There is an interesting record of a man named John Bryan who apparently lived for a time in "the Hollows" of Surry Co., NC, the area around present-day Mount Airy.  In 1823, John Bryan gave a long statement about the local history which is preserved in the Walter Clark Manuscripts at the NC Archives.  Along with colorful descriptions of various local characters, John Bryan talks about Thomas Blair who built the ironworks in Grayson County.  He also describes the travels of a man named Mr. Miller from Augusta County, VA, who he says was a cousin of "the great Tory Samuel Bryan". (See NC Genealogical Soc. Journal, Vol. 3, No. 3 (Aug. 1977), pp. 165, 172, and Vol. V, No. 1 (Feb. 1979), p.2.)  The Tory Samuel Bryan, of course, was a son of Morgan Bryan, Sr.  In other words, this John Bryan seems to have been closely acquainted with both Thomas Blair of Blair's Forge, and with the family of Morgan Bryan, Sr.  Some researchers believe John Bryan was Francis Bryan's brother; he may be the John Bryan who purchased a parcel of land on the Little River (present-day Alleghany Co.) from Dabney HARRIS on May 30, 1796 (Wilkes Co., NC, Court Minutes).

Further research on the Bryan family of Surry County might help identify Francis Bryan's parents.  Morgan Bryan had seven sons.  Of these, Joseph, Morgan Jr., James, and William went to Kentucky with Daniel Boone.  (Joseph Bryan's daughter Rebecca was the wife of Daniel Boone, and William Bryan was married to Daniel Boone's sister.)  Samuel Bryan also went to Kentucky but came back and commanded a company of Tories (Loyalists) during the Revolution.  Some souces say he was killed at the Battle of Shallow Ford in 1780 and nothing is known of his descendants; other sources claim he and his family relocated to New York after the war.  That leaves John and Thomas.  John may have been killed in the Revolution or according to some researchers, he may be the John Bryan who lived on Bear Creek in Davie (formerly Rowan) Co., NC.  There is no indication that John had a son named Francis.  That leaves Thomas, who inherited Morgan Sr.'s house and plantation in the Bryan Settlement.  Thomas died intestate prior to 1778 and his widow, Sarah HUNT, later married the Baptist minister John GANO and moved with him to Lexington, Kentucky, with most of the children.  Unfortunately, published lists of Thomas Bryan's children do not include a son named Francis.  Nevertheless, as previously mentioned, there is a possible tie between Thomas Bryan and and Francis Bryan in that Francis Bryan's wife Phoebe Woodruff had two brothers who married daughters of Abner PHILLIPS, a cousin of Thomas Bryan's wife Sarah HUNT (daughter of Col. Jonathan HUNT).  At the very least, this suggests that Francis Bryan did have some connection to the Bryans of the Bryan Settlement in Surry County.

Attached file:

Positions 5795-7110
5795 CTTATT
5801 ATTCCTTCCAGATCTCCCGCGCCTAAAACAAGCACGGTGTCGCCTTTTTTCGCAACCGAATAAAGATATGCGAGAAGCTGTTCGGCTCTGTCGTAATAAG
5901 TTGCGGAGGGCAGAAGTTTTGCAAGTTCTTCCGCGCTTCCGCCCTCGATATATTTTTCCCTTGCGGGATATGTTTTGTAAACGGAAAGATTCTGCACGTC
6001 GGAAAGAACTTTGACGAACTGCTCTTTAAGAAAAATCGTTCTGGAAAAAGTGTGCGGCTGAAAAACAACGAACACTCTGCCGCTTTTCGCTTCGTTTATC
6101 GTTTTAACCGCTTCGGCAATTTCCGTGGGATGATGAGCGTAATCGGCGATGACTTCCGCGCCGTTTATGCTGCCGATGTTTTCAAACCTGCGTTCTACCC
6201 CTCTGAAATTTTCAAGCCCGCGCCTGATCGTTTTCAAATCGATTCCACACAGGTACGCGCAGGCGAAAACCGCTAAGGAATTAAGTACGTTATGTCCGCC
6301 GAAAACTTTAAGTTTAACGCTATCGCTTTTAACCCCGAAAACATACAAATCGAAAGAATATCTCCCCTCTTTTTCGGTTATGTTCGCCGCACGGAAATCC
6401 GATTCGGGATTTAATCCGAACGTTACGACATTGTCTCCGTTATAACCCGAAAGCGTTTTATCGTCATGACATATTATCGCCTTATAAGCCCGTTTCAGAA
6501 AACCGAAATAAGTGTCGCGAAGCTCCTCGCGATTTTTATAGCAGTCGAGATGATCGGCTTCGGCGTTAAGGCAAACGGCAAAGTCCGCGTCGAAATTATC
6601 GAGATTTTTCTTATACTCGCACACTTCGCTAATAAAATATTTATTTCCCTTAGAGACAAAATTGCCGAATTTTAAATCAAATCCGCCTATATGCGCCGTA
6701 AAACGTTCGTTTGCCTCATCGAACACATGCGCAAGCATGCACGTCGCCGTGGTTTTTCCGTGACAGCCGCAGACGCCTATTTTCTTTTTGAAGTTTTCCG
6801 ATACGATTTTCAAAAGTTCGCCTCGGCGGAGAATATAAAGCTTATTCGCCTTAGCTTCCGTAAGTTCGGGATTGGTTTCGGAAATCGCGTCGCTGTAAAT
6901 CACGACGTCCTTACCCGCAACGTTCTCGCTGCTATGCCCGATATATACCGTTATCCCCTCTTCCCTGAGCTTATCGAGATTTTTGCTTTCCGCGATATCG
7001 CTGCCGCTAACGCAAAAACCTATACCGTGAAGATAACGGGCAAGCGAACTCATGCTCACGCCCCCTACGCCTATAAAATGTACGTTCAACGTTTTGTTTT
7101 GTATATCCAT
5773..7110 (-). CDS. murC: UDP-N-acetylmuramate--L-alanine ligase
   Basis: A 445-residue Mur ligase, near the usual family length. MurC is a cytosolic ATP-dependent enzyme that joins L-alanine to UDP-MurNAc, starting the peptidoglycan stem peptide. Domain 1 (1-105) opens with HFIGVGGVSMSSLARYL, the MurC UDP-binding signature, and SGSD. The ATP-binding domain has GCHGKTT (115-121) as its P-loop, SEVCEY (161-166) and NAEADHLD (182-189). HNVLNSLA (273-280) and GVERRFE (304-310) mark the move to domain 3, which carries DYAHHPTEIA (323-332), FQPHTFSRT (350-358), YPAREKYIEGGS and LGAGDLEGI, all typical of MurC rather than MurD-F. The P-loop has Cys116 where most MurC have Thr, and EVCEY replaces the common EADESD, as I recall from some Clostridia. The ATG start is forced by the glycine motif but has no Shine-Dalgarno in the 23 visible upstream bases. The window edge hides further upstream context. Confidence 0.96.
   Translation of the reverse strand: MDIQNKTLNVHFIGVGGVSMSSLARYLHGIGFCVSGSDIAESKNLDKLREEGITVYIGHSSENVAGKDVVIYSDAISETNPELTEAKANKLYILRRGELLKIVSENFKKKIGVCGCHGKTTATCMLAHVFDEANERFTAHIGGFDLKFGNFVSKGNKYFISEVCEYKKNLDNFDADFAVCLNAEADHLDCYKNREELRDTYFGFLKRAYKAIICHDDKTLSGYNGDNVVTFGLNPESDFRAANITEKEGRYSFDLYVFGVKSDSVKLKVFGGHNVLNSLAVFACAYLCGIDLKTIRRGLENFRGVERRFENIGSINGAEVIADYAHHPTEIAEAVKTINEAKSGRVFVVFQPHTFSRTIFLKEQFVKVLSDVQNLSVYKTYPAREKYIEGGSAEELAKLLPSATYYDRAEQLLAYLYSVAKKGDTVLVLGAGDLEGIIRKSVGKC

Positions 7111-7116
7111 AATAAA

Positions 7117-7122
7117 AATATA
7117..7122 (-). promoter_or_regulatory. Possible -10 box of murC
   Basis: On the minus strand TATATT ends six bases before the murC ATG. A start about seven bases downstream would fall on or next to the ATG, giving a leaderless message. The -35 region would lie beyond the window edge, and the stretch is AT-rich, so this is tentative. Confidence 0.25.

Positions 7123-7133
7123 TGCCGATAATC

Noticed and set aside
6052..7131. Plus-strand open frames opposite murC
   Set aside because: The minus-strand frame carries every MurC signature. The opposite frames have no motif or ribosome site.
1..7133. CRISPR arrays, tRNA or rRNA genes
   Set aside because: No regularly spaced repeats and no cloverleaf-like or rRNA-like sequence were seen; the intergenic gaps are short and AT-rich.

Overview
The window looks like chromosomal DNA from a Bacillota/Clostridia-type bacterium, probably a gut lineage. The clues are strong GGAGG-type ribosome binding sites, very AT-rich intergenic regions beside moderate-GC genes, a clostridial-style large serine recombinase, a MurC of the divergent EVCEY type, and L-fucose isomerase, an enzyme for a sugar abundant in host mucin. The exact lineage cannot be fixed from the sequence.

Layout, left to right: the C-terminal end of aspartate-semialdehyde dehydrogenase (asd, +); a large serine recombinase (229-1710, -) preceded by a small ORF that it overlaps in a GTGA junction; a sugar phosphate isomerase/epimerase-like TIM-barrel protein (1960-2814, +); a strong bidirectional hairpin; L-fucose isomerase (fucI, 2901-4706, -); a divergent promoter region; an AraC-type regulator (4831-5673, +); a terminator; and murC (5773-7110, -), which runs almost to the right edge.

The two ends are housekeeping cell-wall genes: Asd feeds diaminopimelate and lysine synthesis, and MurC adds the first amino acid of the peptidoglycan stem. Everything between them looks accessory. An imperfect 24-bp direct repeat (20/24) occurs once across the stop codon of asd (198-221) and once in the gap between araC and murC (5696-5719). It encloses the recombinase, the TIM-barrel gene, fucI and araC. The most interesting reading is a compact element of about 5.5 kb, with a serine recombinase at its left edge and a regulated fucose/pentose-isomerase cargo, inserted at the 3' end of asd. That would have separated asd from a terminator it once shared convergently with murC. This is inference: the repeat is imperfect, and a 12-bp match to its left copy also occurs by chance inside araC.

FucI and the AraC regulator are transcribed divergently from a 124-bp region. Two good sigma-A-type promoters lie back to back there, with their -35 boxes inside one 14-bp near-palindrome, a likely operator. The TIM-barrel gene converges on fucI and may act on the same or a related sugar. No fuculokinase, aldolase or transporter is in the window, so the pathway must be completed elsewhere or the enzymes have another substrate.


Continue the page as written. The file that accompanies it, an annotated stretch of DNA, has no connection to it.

As noted, some researchers believe that Francis Bryan, Sr., came from Virginia.  Descendant Larry Bryan, who has spent many years researching the Bryan family, thinks that Francis was the son of a Thomas Bryan of Culpeper County, VA.  This Thomas Bryan was probably related to Morgan Bryan, Sr., but from a branch of the family that remained in Virgina when Morgan left for North Carolina.  So, for now, the hunt for Francis Bryan's origins will have to continue.